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Oxford Handbooks of Political Science are the essential guide to the state of political science today. With engaging contributions from 51 major international scholars, the Oxford Handbook of Political Theory provides the key point of reference for anyone working in political theory and beyond.



Democracy

Democracy Author M. Cherif Bassiouni
ISBN-10 9789291420360
Release 1998-01-01
Pages 103
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Experience - M. Fathima Beevi



The Godless Constitution

The Godless Constitution Author Isaac Kramnick
ISBN-10 039331524X
Release 1997
Pages 191
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Refutes the claims of the religious right that America was founded as a Christian nation, and emphasizes that separation of church and state was designed to guarantee religious freedom



The Strategic Constitution

The Strategic Constitution Author Robert Cooter
ISBN-10 0691096201
Release 2000
Pages 412
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Making, amending, and interpreting constitutions is a political game that can yield widespread suffering or secure a nation's liberty and prosperity. Given these high stakes, Robert Cooter argues that constitutional theory should trouble itself less with literary analysis and arguments over founders' intentions and focus much more on the real-world consequences of various constitutional provisions and choices. Pooling the best available theories from economics and political science, particularly those developed from game theory, Cooter's economic analysis of constitutions fundamentally recasts a field of growing interest and dramatic international importance. By uncovering the constitutional incentives that influence citizens, politicians, administrators, and judges, Cooter exposes fault lines in alternative forms of democracy: unitary versus federal states, deep administration versus many elections, parliamentary versus presidential systems, unicameral versus bicameral legislatures, common versus civil law, and liberty versus equality rights. Cooter applies an efficiency test to these alternatives, asking how far they satisfy the preferences of citizens for laws and public goods. To answer Cooter contrasts two types of democracy, which he defines as competitive government. The center of the political spectrum defeats the extremes in "median democracy," whereas representatives of all the citizens bargain over laws and public goods in "bargain democracy." Bargaining can realize all the gains from political trades, or bargaining can collapse into an unstable contest of redistribution. States plagued by instability and contests over redistribution should move towards median democracy by increasing transaction costs and reducing the power of the extremes. Specifically, promoting median versus bargain democracy involves promoting winner-take-all elections versus proportional representation, two parties versus multiple parties, referenda versus representative democracy, and special governments versus comprehensive governments. This innovative theory will have ramifications felt across national and disciplinary borders, and will be debated by a large audience, including the growing pool of economists interested in how law and politics shape economic policy, political scientists using game theory or specializing in constitutional law, and academic lawyers. The approach will also garner attention from students of political science, law, and economics, as well as policy makers working in and with new democracies where constitutions are being written and refined.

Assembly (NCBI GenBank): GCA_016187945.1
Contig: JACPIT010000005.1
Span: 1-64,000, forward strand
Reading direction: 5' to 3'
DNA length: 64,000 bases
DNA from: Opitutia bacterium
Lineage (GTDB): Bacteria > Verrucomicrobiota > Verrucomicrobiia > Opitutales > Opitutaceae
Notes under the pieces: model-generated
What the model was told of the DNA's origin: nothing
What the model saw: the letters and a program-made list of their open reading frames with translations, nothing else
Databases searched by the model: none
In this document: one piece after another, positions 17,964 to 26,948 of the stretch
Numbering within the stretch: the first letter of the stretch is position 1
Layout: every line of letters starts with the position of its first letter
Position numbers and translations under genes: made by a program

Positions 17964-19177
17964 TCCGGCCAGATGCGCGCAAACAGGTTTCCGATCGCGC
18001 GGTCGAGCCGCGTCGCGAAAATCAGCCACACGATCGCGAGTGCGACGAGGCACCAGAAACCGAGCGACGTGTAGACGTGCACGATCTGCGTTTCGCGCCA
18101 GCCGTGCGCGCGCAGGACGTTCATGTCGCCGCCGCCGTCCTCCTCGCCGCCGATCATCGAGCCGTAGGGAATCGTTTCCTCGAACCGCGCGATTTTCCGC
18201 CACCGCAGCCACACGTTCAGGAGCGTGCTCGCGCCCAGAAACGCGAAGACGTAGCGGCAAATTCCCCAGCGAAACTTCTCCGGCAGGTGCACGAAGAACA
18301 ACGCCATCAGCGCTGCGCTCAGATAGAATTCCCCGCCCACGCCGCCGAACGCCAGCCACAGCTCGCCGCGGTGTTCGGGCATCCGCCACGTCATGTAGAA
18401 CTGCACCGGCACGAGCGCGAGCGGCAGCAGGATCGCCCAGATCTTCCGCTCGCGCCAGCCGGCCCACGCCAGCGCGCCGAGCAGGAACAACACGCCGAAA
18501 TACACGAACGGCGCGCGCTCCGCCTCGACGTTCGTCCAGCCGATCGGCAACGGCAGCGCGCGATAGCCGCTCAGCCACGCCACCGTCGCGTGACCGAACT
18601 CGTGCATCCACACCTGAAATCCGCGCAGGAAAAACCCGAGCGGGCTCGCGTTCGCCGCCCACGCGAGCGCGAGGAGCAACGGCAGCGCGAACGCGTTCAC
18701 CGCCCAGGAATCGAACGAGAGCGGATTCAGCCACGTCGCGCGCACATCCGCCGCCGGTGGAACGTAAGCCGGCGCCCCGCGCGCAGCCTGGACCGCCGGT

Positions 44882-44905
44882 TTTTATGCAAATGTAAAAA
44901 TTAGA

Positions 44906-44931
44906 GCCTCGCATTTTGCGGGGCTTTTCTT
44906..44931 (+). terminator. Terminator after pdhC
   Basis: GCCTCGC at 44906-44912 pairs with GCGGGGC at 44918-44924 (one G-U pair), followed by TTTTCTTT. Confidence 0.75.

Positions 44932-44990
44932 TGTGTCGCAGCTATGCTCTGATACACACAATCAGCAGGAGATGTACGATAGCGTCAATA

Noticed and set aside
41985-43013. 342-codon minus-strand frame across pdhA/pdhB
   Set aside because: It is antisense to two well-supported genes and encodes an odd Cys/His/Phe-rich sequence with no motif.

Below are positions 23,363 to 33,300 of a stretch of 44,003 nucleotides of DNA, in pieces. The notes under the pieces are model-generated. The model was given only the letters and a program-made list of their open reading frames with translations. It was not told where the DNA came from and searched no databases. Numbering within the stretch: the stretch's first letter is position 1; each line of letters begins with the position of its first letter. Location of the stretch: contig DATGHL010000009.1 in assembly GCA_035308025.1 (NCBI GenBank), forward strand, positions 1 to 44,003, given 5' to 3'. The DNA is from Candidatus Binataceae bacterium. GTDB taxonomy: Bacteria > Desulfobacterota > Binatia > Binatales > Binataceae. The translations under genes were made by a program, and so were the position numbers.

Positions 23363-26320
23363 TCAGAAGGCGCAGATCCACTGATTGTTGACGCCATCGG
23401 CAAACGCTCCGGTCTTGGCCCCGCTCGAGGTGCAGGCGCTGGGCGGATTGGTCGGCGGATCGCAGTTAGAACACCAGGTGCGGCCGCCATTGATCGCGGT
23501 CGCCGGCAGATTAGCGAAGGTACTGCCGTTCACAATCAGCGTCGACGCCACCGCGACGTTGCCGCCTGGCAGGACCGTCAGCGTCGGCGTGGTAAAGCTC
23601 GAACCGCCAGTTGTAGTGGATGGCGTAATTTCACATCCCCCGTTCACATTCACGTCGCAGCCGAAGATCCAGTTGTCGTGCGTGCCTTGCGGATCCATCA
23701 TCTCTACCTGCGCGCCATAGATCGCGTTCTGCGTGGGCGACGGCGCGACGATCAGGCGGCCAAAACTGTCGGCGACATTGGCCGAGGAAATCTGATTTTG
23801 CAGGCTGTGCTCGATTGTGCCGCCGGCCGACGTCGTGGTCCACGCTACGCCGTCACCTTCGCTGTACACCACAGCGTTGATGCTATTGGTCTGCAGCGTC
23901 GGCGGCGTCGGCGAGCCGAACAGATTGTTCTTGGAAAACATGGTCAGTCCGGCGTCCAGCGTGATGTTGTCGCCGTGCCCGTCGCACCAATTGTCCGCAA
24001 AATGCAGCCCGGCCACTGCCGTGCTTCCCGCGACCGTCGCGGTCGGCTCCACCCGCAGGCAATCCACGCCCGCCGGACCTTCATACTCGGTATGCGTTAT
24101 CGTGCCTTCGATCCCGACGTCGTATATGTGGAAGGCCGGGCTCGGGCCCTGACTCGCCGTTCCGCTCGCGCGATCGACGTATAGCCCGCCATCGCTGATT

Mind the Gap

Mind the Gap Author Kris Deschouwer
ISBN-10 1786605414
Release 2018-01-19
Pages 324
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This book draws a picture of a parliamentary and representative democracy that faces multiple tensions and multiple gaps.